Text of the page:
The Art of Criticism : 6 the Opening Paragraph

By Paulin, Tom | The Independent (London, England), February 12, 1996 | Go to article overview
Save to active project

The Art of Criticism : 6 the Opening Paragraph


Paulin, Tom, The Independent (London, England)


"He is the father of our Sunday journalism."

(George Watson on William Hazlitt in The Literary Critics)

The essayist, like the short story writer, must catch and keep the reader's attention right at the start: it is here and now - or never. Hazlitt begins his essay with an account of Poussin's "Landscape with Orion and Diana", and shows how a critical essay depends crucially on its opening paragraph. George Watson's remark about Hazlitt recalls those days when another tribe of critics practised a form of social snobbery disguised as aesthetic judgement. These snobs - port and walnut men, in Kingsley Amis's phrase - were invariably dons who crouched behind their college walls fearful of the modern world and quite unable to appreciate that Hazlitt's essay has one of the most brilliant opening paragraphs in critical history. (The complete paragraph is at least twice the length of our quote.) Hazlitt, who also ends the similarly lengthy paragraph that begins his profile of Jeremy Bentham with an exclamation mark, has perhaps a slight problem with the finality of "and his art the master-art!" The reader may be exhausted by now, for the paragraph is a miniature essay in itself. But very deftly Hazlitt begins the next paragraph by casually dropping his voice and remarking: "There is nothing in this `more than natural', if criticism could be persuaded to think so." He has staked out a grand claim right at the start, now he can begin to introduce the subtler discriminations of praise and criticism implicit in the Shakespearean phrase "foregone conclusion", which he and Charles Lamb first adapted to general usage and which is significant as a negative value in his critical terminology.

The rest of this article is only available to active members of Questia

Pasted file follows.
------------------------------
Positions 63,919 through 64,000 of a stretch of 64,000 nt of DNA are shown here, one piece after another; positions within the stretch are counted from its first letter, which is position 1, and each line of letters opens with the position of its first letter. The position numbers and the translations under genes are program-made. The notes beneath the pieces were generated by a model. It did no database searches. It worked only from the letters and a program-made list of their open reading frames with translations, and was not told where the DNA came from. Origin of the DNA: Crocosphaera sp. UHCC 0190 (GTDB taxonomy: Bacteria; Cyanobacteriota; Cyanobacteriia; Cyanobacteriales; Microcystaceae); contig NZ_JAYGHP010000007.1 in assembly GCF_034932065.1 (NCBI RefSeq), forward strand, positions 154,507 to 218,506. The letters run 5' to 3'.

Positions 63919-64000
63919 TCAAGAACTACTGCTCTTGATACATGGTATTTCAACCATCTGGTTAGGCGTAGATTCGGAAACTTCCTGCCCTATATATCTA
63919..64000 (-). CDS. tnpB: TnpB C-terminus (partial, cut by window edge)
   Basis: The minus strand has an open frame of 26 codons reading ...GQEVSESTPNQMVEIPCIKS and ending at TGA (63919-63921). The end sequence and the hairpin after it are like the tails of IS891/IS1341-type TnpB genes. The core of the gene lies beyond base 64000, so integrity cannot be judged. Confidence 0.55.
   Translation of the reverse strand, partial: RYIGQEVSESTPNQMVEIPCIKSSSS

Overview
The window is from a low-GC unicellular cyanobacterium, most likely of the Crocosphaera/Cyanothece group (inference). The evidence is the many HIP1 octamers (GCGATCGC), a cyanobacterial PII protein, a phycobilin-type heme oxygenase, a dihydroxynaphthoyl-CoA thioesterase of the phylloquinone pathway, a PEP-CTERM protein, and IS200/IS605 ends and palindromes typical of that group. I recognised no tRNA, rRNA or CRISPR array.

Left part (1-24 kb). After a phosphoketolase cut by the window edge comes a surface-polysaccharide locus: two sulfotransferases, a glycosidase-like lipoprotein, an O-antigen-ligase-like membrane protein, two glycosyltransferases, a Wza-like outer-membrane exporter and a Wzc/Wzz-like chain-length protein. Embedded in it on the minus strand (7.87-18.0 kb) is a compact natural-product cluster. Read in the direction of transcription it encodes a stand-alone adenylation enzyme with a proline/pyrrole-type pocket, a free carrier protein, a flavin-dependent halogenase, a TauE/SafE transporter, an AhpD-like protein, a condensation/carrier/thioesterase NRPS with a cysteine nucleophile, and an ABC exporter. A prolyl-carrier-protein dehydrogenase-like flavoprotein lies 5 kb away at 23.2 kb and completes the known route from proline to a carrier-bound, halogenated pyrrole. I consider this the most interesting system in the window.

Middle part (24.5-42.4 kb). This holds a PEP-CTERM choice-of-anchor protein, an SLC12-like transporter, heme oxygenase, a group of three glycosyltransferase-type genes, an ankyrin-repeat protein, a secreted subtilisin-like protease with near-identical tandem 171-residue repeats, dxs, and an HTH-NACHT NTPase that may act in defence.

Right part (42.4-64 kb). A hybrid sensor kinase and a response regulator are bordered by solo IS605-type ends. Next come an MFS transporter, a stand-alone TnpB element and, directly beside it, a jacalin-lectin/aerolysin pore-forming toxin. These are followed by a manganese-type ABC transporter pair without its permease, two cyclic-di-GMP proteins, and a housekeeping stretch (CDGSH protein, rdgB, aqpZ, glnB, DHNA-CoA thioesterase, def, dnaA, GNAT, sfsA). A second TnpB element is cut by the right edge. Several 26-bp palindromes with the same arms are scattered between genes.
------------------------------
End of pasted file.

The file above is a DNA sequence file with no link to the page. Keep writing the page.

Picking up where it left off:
Sign up now for a free, 1-day trial and receive full access to:

  • Questia's entire collection
  • Automatic bibliography creation
  • More helpful research tools like notes, citations, and highlights
  • Ad-free environment

Already a member? Log in now.

Notes for this article

Add a new note
If you are trying to select text to create highlights or citations, remember that you must now click or tap on the first word, and then click or tap on the last word.
Loading One moment ...
Project items
Notes
Cite this article

Cited article

Style
Citations are available only to our active members.
Sign up now to cite pages or passages in MLA, APA and Chicago citation styles.

Cited article

The Art of Criticism : 6 the Opening Paragraph
Settings

Settings

Typeface
Text size Smaller Larger
Search within

Search within this article

Look up

Look up a word

  • Dictionary
  • Thesaurus
Please submit a word or phrase above.
Print this page

Print this page

Why can't I print more than one page at a time?

While we understand printed pages are helpful to our users, this limitation is necessary to help protect our publishers' copyrighted material and prevent its unlawful distribution. We are sorry for any inconvenience.
Full screen

matching results for page

Cited passage

Style
Citations are available only to our active members.
Sign up now to cite pages or passages in MLA, APA and Chicago citation styles.

Cited passage

Welcome to the new Questia Reader

The Questia Reader has been updated to provide you with an even better online reading experience.  It is now 100% Responsive, which means you can read our books and articles on any sized device you wish.  All of your favorite tools like notes, highlights, and citations are still here, but the way you select text has been updated to be easier to use, especially on touchscreen devices.  Here's how:

1. Click or tap the first word you want to select.
2. Click or tap the last word you want to select.

OK, got it!

Thanks for trying Questia!

Please continue trying out our research tools, but please note, full functionality is available only to our active members.

Your work will be lost once you leave this Web page.

For full access in an ad-free environment, sign up now for a FREE, 1-day trial.

Already a member? Log in now.

Are you sure you want to delete this highlight?